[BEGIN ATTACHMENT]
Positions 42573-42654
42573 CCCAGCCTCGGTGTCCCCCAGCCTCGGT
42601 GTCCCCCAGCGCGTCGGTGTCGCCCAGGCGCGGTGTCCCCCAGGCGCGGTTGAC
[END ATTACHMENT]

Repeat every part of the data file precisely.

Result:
Positions 42573-42654
42573 CCCAGCCTCGGTGTCCCCCAGCCTCGGT
42601 GTCCCCCAGCGCGTCGGTGTCGCCCAGGCGCGGTGTCCCCCAGGCGCGGTTGAC